BANGKOK (Reuters) - Across the globe, chickens and pigs are doing their bit to curb global warming. But cows and sheep still have some catching up to do.
The farm animals produce lots of methane, a potent greenhouse gas that gets far less public attention than carbon dioxide yet is at the heart of efforts to fight climate change.
Government policies and a U.N.-backed system of emission credits is proving a money-spinner for investors, farmers and big polluters such as power stations wanting to offset their own emissions of greenhouse gases, particularly carbon dioxide (CO2).
The reason is simple: methane is 23 times more potent than carbon dioxide in trapping heat in the atmosphere and it is relatively simple to capture the gas from animal waste, landfills, coal mines or leaky natural gas pipes.
“A fifth of all greenhouse gas-induced global warming has been due to methane since pre-industrial times,” said climate scientist Paul Fraser of Australia, where ruminant farm animals belch out vast amounts of the gas.
Methane concentrations have increased about 150 percent in the air since 1750 and now far exceed the natural range of the past 650,000 years, the U.N.’s climate panel says. And human activities are largely to blame.
The panel will be focusing on ways to curb methane and other greenhouse gas emissions when it releases a major report on mitigating the effects of climate change in Bangkok in early May.
“It’s been argued that the reductions from methane are potentially cheaper than from carbon dioxide,” said Bill Hare, climate policy director for Greenpeace and a lead author of the mitigation report.
“A lot of policy discussion in the United States has focused on methane rather than more difficult problems such as CO2 from coal,” he added.
This is because capturing methane from landfills, mines, or from fossil fuel production or natural gas lines is pretty straight forward and makes economic sense. Methane is a major component of natural gas and can be burned to generate power.
Agriculture was a greater challenge, Hare said.
“There are more difficult areas for methane from livestock and from rice agriculture where, at best, longer time scales are required to change practices in agriculture than you might need in industrial areas,” Hare said.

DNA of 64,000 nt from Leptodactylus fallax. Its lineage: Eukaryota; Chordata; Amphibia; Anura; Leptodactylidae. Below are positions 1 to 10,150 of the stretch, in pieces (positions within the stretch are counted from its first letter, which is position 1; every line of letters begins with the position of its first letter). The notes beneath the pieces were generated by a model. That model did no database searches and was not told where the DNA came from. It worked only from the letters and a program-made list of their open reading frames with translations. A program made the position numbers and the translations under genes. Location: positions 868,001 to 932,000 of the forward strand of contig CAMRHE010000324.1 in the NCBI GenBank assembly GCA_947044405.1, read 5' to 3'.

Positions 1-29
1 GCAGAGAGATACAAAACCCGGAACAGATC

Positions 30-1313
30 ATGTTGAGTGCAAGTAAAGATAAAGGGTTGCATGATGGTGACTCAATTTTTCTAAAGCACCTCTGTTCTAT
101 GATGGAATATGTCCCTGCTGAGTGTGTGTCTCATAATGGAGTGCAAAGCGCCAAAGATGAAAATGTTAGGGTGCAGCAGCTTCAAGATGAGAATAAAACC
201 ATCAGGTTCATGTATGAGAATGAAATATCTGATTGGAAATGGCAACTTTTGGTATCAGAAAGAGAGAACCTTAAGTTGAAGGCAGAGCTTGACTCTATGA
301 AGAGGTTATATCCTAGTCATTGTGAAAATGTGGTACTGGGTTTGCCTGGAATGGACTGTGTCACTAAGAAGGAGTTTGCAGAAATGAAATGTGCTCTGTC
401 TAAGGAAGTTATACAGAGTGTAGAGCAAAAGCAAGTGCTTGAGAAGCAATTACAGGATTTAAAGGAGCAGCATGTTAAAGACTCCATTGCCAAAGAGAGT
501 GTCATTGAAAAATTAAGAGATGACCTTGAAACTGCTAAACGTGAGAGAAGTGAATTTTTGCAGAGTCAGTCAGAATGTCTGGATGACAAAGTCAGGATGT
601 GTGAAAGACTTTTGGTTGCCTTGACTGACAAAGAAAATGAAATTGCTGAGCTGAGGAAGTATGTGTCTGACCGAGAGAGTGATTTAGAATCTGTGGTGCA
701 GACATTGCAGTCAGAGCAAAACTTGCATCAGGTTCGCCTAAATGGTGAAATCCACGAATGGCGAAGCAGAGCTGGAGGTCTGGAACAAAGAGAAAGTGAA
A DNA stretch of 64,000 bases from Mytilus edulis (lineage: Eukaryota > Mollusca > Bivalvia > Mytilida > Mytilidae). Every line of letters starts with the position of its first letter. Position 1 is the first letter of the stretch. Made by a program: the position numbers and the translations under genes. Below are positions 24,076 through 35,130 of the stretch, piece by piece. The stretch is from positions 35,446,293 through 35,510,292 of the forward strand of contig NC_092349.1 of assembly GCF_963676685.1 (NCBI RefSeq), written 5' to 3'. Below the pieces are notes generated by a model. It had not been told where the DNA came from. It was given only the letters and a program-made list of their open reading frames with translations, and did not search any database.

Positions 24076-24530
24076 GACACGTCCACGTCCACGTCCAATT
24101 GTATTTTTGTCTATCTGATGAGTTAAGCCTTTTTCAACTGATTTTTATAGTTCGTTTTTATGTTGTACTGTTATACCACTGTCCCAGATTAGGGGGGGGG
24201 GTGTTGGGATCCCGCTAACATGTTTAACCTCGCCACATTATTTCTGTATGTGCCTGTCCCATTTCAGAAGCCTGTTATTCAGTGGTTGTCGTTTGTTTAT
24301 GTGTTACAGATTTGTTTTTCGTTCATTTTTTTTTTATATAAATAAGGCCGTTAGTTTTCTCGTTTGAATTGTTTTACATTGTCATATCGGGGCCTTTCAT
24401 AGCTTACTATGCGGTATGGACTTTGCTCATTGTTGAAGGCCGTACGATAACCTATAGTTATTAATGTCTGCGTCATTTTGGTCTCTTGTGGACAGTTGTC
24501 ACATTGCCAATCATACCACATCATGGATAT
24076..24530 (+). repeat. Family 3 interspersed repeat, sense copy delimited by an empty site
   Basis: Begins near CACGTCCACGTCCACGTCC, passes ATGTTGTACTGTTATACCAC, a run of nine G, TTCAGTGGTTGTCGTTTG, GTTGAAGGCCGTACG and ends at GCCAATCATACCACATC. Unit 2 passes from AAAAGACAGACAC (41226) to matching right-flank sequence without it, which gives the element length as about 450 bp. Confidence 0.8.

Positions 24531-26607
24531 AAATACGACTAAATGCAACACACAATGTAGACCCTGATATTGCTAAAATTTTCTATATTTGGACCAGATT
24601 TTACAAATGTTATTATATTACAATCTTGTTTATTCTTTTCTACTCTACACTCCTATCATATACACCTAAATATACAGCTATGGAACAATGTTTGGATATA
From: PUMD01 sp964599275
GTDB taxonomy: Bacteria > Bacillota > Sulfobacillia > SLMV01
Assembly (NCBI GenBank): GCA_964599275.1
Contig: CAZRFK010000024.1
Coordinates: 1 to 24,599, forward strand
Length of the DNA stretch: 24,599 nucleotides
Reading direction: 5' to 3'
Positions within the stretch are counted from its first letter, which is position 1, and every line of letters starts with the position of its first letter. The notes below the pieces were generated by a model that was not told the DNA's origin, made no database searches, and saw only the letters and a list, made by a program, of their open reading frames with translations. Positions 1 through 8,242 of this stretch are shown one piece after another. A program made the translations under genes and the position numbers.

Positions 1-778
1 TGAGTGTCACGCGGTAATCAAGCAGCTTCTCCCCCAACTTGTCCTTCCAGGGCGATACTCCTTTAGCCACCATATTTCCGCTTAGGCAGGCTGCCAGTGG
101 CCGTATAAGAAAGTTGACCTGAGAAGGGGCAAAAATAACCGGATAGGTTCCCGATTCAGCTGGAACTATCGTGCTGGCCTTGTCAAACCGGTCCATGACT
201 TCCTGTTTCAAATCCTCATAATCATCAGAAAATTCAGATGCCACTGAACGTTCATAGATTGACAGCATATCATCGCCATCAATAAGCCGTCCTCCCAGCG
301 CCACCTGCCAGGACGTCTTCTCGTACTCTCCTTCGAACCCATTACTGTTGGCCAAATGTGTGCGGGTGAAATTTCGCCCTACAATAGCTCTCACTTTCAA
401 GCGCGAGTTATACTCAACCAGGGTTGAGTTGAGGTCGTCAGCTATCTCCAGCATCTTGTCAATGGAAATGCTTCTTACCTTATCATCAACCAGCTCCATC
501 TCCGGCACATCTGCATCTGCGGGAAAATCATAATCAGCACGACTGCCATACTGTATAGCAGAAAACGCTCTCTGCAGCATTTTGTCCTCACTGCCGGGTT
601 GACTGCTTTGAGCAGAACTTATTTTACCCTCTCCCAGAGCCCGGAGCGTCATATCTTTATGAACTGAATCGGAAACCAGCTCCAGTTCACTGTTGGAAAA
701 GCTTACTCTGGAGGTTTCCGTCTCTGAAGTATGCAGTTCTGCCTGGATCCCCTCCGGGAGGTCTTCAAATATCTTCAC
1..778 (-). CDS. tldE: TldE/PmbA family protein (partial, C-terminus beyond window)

Rice paddies and other irrigated crops produce large amounts of methane, as do natural wetlands. Vast amounts of methane are also locked up in deposits under the ice in sub-polar regions, in permafrost or under the sea.
Hare said there are lots of options being looked at, such as additives for cattle and sheep to cut the amount of methane in their burps and moving away from intensive livestock feed lots to range-fed animals.
“And for example in rice, just changing the timing and when and how you flood rice paddies has great potential to reduce methane emissions.”
For the moment, the amount of methane in the atmosphere is steady after leveling off around 1999, said Fraser, leader of the Changing Atmosphere Research Group at Australia’s government-funded Commonwealth Scientific and Industrial Research Organization.
This is thought to be because the drying out of tropical wetlands seems to canceling out a rise in emissions from the oil and gas industry. But how long this lasts is anyone’s guess.
“Most people would agree that some time in the future methane is going to start growing again, just because of the world demand for natural gas, rice and cattle,” Fraser said.
All the more reason why chicken manure and pig waste are hot commodities.
Under the U.N.’s Kyoto Protocol, a system called the Clean Development Mechanism allows rich countries to keep within their emissions limits by funding projects that soak up greenhouse gases in poor countries, getting carbon credits in return.
This has made huge pig farms in South America and poultry farms in India attractive investments.
The waste is put into digesters and the methane extracted and burned to generate electricity or simply flared to create CO2 — not perfect, but a lesser greenhouse gas evil.
And interest is growing in these kinds of projects, said N. Yuvaraj Dinesh Babu of the Singapore-based Carbon Exchange, which trades Kyoto carbon credits and helps broker emissions off-setting deals.
The Kyoto system of emissions credits has proved popular and the U.N. Framework Convention on Climate Change, which administers it, says dozens of methane-abatement projects have been approved in recent years with more being considered.
But Stephan Singer of conservation group WWF thinks this is not the complete solution. He believes more attention should be paid to controlling carbon dioxide emissions and the sources of methane not so easily controlled.
Only about 50 percent of all methane emissions are being controlled, namely from landfills, coal mines and the oil and gas industry, said Singer, head of WWF’s European Energy and Climate Policy Unit.
“What worries me is the increased methane coming out of the stomachs of ruminants, mainly for increased beef consumption within an increasingly wealthy world. The diet of the West has a big impact on the atmosphere.”
In the United States, cattle emit about 5.5 million tonnes of methane per year into the atmosphere, accounting for 20 percent of U.S. methane emissions, the Environmental Protection Agency says. In New Zealand, emissions from agriculture comprise about half of all greenhouse gas emissions.
But what worries Singer most is a rapid release of methane stored in sub-polar permafrost or in huge methane hydrate deposits under the sea. While this has not happened, some scientists suggest it might occur in a warmer world.
“If methane hydrates leak, then we’re gone, then it’s over.”